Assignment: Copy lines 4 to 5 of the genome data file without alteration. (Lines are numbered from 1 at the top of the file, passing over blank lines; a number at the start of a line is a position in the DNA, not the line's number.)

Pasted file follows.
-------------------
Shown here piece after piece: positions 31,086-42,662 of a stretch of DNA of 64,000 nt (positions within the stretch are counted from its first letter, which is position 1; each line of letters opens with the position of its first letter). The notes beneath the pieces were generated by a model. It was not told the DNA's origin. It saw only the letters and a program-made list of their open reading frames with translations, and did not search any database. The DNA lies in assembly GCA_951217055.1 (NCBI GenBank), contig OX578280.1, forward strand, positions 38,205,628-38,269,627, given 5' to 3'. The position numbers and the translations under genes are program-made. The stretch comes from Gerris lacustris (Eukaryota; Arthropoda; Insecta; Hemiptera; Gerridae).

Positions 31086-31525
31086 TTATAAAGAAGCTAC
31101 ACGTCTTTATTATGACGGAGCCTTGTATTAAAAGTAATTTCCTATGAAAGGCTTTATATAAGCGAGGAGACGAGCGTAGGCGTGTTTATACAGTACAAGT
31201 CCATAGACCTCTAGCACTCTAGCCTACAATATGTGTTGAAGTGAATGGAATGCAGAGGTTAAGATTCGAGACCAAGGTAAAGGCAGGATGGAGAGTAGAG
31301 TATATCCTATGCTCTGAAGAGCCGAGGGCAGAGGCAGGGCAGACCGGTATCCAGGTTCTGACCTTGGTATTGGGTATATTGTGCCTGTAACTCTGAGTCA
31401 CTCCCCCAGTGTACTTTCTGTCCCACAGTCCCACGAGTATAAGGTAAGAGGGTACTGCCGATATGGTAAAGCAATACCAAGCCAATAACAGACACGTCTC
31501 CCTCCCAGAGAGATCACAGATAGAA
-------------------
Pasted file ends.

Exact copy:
31101 ACGTCTTTATTATGACGGAGCCTTGTATTAAAAGTAATTTCCTATGAAAGGCTTTATATAAGCGAGGAGACGAGCGTAGGCGTGTTTATACAGTACAAGT
31201 CCATAGACCTCTAGCACTCTAGCCTACAATATGTGTTGAAGTGAATGGAATGCAGAGGTTAAGATTCGAGACCAAGGTAAAGGCAGGATGGAGAGTAGAG